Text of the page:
Former first lady Nancy Reagan died over the weekend at the age of 94. Of course anyone who grew up stateside during the Reagan administration will never forget her anti-drug campaign with its catchy slogan, “Just Say No!”
But in Russia news of the death of Nancy Reagan has ignited conversations about the fraught legacy of Mikhail and Raisa Gorbachev, says Moscow-based writer Natalia Antonova.
“People [today in Russia] are feeling really nostalgic for the years when they thought of themselves as the super power. Because Gorbachev presided over the Soviet Union falling apart a lot of people can’t help but transfer their frustrations with the current situation onto him and his wife,” says Antonova.
Nancy Reagan’s Soviet counterpart, Raisa Gorbachev, was seen by Russians as overly influential during her husband’s administration.
The two women weren’t exactly best friends.
“Two alpha females in the same room don’t necessarily get along with each other or at least that is the popular view of it,” says Antonova. “Records do suggest that they kind of got along on the surface, but there was always tension.”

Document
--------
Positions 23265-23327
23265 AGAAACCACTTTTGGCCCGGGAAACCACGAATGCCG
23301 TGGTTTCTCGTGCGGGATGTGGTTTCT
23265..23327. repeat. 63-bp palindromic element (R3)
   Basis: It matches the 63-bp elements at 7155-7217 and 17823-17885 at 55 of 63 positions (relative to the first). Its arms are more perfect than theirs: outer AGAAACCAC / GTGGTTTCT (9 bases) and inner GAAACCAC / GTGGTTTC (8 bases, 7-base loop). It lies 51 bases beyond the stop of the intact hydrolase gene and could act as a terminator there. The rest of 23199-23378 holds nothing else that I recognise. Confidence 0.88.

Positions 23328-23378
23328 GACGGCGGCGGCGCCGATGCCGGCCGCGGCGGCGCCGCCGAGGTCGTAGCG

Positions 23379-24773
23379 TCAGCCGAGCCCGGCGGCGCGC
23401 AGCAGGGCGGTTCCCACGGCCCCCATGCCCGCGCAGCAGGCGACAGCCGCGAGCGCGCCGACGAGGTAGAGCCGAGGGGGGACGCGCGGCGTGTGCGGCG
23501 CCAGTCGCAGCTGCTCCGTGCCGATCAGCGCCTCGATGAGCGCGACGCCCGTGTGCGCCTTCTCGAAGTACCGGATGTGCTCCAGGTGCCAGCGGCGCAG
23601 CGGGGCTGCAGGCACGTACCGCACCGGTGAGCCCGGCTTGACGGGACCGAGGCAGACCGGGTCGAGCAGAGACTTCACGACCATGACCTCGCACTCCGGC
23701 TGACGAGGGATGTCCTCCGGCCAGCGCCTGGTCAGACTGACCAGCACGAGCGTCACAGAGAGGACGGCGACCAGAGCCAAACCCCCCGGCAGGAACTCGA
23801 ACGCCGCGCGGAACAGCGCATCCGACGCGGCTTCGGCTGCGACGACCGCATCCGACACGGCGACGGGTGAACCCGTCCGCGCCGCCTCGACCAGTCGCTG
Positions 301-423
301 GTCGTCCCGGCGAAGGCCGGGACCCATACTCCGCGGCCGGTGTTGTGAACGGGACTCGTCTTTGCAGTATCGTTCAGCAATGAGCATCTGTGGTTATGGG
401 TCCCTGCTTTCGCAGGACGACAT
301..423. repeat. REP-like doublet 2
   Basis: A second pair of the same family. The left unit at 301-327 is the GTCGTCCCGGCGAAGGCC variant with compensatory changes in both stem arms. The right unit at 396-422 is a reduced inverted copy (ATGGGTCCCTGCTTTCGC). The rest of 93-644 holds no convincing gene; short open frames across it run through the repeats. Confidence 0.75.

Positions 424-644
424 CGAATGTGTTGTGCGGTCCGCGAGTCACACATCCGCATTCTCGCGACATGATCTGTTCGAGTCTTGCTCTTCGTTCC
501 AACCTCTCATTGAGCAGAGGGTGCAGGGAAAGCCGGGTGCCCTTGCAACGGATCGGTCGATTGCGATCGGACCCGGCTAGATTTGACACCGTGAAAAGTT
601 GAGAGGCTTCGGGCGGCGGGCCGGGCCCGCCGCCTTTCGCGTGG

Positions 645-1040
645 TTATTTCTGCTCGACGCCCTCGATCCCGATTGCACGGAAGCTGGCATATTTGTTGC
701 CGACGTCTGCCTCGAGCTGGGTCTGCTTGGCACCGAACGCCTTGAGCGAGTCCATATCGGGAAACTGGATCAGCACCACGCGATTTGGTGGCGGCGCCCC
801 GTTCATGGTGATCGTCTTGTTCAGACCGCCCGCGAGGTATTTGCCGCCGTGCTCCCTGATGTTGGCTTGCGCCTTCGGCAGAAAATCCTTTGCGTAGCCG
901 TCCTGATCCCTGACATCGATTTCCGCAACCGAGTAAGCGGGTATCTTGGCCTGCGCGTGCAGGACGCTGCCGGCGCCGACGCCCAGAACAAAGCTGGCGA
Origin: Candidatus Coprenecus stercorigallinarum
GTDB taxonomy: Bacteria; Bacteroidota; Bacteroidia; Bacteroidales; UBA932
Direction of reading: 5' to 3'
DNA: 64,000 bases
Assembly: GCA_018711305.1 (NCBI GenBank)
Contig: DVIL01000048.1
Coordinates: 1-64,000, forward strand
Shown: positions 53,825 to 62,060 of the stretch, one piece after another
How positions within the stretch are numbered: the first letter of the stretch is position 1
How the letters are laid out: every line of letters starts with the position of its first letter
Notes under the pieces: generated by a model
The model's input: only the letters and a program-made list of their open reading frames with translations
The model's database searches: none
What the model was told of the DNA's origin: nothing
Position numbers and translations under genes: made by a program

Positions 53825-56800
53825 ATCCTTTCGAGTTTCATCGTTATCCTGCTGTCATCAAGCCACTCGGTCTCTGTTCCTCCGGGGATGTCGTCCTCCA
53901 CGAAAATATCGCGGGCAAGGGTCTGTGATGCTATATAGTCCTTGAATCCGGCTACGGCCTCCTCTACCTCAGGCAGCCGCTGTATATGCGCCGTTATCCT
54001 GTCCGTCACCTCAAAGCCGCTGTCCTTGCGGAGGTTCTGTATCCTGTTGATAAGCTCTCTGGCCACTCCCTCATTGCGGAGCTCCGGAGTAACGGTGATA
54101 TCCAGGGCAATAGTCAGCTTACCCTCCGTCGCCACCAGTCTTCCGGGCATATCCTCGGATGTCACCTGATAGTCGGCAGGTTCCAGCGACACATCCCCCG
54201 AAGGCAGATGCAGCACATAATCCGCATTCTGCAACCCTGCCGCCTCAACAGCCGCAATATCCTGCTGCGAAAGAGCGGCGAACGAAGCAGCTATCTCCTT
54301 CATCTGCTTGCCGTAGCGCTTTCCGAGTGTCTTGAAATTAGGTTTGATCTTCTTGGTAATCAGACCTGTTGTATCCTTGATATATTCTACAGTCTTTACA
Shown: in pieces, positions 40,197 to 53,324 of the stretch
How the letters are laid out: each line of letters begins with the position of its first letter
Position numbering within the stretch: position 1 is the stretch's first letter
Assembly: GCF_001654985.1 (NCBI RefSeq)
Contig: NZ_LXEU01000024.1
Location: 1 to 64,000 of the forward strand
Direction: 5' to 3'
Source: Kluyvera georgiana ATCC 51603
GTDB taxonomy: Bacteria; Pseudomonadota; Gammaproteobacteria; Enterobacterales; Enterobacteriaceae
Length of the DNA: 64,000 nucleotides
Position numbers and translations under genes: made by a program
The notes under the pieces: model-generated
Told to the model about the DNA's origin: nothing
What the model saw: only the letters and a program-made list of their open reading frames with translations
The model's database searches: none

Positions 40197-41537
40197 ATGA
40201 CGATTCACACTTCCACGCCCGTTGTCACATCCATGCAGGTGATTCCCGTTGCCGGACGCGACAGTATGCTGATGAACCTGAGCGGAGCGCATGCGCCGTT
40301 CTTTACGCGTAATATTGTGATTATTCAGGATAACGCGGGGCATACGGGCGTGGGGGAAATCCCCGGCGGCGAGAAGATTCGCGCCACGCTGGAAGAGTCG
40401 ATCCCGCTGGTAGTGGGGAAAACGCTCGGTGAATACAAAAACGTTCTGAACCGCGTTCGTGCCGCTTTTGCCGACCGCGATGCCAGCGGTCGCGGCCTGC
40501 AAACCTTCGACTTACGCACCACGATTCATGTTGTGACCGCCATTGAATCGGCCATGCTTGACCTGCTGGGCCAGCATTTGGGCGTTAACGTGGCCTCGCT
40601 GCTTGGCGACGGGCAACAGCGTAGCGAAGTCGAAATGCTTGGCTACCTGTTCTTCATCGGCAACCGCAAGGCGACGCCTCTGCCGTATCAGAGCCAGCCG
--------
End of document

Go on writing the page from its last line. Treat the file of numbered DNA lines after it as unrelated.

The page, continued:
For example: That time Raisa Gorbachev insulted the White House. “I would say that humanly speaking, a human being would like to live in a regular house. This is like a museum,” she reportedly said.
Nancy Reagan was none-too-happy about Gorbachev’s opinion.
In fact she even wrote about the offense in her memoir: “It wasn’t a very polite answer, especially from somebody who hadn’t even seen the private living quarters!”
Bingo, says Antonova.
“It just perfectly shows how Americans and Russian differ socially, because Americans expect their guests to be polite, whereas Russians feel in a social setting you have to be as honest as you can,” Antonova says. “Pretending is pretentious.”
Credit: REUTERS/Blake Sell/FILE BS/GN
Though she was an outspoken and very public first lady, Raisa Gorbachev wasn’t exactly loved and admired by her own people, according to Antonova.
“Mikhail Gorbachev was often portrayed by his critics to be this kind of subservient ‘beta’ male,” says Antonova, “because at the time of course it was unusual for a woman, for a wife to be as active and visible and opinionated as Raisa was, and I think people really used that against her.”
This criticism continues today, says Antonova.
“Years after her death, people still routinely trot out this cliché of Raisa being this incredible, overbearing bossy female and Gorbachev being a wussy guy who was at her beck and call and this is why the Soviet Union collapsed. People actually say that, which is hilarious.”